In-Depth: Kick-starting a National Prescription Monitoring Network
LEXINGTON, Ky. – The effect of Kentucky's prescription drug abuse problem reaches beyond the state's borders. In the final segment of our three-part series, Brenna Angel reports on the challenges of launching a nationwide prescription monitoring network.
Kentucky started its prescription monitoring program in 1999, and the system known as KASPER became a model for other states. Leaders here are calling on other state governments to follow suit in cracking down on doctors who overprescribe and patients who abuse controlled substances like OxyContin, Percocet, and other pain medication.
"Right now there are 39 states that have an operational prescription monitoring program, nine states that are working towards becoming operational," says James Giglio, Executive Director of the Alliance of States with Prescription Monitoring Programs. "Missouri and New Hampshire are two states, along with the District of Columbia, that have not yet passed legislation."
Currently physicians and dentists can use a monitoring program to check where a patient gets medication only within individual states. That makes it difficult to track doctor shoppers, or patients who happen to live near a state border. Dr. Jennie Hahn is a northern Kentucky psychiatrist with patients in Ohio and Indiana.
"Even people who I'm not necessarily trying to see if they're doctor shopping, you can actually see their pattern of pharmacies that they go to. That can be an issue as well, how honest they're being with their prescriptions."
Hahn uses KASPER every day, so she was eager to sign up for a pilot project last summer to test a data exchange between Kentucky's system and the prescription monitoring program in Ohio. The project allowed her to log on to just one system to check patient information.
"It was very simple to use, it wasn't much different from the KASPER system. I found it useful. It worked well."
"One of our pilot users said that they actually got information that altered a prescribing decision, based from Ohio," says Dave Hopkins, who oversees KASPER in the Kentucky Cabinet for Health and Family Services.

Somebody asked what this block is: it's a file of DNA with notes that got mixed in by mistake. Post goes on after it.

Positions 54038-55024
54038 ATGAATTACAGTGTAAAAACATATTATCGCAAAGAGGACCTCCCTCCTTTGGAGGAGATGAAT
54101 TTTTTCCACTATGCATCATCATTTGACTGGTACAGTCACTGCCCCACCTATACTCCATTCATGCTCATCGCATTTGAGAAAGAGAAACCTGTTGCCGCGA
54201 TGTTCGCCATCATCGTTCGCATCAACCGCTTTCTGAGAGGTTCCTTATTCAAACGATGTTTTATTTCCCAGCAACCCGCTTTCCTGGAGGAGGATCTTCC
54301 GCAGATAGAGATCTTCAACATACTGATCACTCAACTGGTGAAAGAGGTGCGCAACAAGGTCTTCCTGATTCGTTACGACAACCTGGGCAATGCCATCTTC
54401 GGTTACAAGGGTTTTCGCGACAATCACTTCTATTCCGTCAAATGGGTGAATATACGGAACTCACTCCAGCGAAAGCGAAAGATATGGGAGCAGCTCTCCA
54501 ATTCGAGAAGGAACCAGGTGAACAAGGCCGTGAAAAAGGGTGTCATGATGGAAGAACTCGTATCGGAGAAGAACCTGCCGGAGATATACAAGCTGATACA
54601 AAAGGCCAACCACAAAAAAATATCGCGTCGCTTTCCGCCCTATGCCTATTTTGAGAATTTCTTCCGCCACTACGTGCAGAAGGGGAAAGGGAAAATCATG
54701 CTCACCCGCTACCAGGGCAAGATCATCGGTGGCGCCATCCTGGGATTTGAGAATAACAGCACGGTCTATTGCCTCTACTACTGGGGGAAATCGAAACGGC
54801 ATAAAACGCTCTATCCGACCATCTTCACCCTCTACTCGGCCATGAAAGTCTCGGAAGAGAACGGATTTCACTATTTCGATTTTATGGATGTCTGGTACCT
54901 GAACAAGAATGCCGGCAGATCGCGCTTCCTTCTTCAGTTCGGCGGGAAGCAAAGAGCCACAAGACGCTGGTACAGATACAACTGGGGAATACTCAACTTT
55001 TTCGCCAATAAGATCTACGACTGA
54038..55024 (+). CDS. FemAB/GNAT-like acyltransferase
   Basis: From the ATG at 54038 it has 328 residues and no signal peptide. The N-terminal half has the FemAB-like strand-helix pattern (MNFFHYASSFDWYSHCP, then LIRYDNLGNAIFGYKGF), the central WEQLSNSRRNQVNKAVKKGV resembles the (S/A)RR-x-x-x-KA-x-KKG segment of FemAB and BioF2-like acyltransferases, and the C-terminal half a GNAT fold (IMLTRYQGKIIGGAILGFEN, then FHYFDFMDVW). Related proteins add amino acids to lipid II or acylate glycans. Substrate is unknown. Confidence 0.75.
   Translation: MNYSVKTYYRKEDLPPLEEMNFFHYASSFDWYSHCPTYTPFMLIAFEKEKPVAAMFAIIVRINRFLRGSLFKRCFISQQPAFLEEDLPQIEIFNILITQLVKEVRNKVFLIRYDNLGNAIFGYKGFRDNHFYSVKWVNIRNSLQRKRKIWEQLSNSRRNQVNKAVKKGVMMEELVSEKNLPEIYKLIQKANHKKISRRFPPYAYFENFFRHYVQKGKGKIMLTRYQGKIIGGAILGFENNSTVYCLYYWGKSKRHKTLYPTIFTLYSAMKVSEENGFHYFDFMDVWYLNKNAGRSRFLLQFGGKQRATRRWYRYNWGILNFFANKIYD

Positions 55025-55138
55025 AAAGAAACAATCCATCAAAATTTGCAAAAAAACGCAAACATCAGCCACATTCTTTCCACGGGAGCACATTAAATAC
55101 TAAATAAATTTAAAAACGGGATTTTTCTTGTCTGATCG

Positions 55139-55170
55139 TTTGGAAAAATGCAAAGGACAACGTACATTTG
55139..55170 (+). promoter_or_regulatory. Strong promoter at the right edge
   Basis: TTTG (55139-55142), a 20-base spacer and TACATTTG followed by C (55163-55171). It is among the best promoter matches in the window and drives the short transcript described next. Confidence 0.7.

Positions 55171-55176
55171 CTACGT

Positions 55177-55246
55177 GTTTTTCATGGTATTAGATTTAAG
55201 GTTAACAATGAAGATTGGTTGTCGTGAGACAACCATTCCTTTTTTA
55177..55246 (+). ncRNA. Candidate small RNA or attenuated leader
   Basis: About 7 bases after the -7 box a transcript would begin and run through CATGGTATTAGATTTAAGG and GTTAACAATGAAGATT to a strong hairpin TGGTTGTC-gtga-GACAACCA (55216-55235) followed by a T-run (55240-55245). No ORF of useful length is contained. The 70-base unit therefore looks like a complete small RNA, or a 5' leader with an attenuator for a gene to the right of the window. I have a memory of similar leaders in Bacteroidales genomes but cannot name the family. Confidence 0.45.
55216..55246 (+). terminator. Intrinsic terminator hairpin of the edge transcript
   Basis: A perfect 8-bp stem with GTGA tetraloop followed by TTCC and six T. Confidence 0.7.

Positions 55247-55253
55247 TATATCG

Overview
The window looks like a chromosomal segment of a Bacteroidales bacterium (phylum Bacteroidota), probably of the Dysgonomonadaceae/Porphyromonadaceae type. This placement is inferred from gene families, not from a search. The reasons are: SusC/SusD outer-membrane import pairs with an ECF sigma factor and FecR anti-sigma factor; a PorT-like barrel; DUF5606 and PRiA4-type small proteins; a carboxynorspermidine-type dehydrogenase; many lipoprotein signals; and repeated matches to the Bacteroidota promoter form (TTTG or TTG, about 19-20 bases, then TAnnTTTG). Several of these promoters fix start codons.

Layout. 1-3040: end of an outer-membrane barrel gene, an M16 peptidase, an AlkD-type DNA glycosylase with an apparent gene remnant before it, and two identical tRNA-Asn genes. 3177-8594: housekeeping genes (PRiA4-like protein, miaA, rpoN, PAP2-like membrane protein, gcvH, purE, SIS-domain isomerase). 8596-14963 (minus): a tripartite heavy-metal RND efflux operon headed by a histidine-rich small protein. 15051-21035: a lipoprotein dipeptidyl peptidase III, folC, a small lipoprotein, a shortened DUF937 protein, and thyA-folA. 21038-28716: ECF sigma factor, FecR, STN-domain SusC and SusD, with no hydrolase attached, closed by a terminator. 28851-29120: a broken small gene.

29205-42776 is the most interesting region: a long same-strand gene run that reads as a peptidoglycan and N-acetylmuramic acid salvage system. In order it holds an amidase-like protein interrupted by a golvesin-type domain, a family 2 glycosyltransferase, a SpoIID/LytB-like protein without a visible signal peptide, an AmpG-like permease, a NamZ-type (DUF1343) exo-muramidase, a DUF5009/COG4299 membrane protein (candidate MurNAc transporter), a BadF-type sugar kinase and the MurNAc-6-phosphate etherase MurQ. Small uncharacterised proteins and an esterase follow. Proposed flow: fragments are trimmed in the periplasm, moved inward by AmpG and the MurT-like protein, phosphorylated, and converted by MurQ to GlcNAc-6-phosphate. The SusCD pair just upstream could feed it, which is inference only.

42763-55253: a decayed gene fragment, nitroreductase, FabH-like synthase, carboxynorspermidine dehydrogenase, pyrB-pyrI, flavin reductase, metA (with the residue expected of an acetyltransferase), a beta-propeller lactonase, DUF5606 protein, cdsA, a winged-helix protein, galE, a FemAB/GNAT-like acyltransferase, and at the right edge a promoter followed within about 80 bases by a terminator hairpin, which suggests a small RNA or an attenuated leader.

Following several years of development, the pilot project proved that information could be quickly and securely shared between two states, but after only a couple of months, Hopkins says Ohio put things on hold.
"They basically informed us that until a different system that they're going to be working with called the PMP Interconnect, until that system is up and running and sharing information, they won't be able to share data with us currently."
Ohio decided to go with a data hub called the PMP Interconnect, which was launched by the National Association of Boards of Pharmacy virtually at the same time as Kentucky launched its hub, now called the RxCheck.
There's not much of a technical difference between the two hubs, but the level of governance and funding sources are different. The Interconnect is free to states for at least five years thanks to funding from a pharmaceutical company, while the RxCheck uses a federal grant. There's also a third data hub emerging called Health Information Designs.
Because of all the options now available, James Giglio with the national alliance says his group is working on an overarching framework for the different systems to follow. The alliance calls it the Prescription Monitoring Information Exchange National Architecture.
"Whatever hub a state chooses, it knows that it will be able to communicate with a state that has chosen a different hub," says Giglio.
A technical committee is working out final details of the architecture.
Dave Hopkins is confident that KASPER will soon be back to sharing valuable information about prescriptions with Kentucky's border states.
"Regardless of whether they decided to use the PMPInterconnect or if they want to use the RxCheck hub. It won't matter. We hope within 12 months we'll be sharing with all of them."
That's good news for doctors like Jennie Hahn, who depends on prescription monitoring programs to help treat and protect her patients.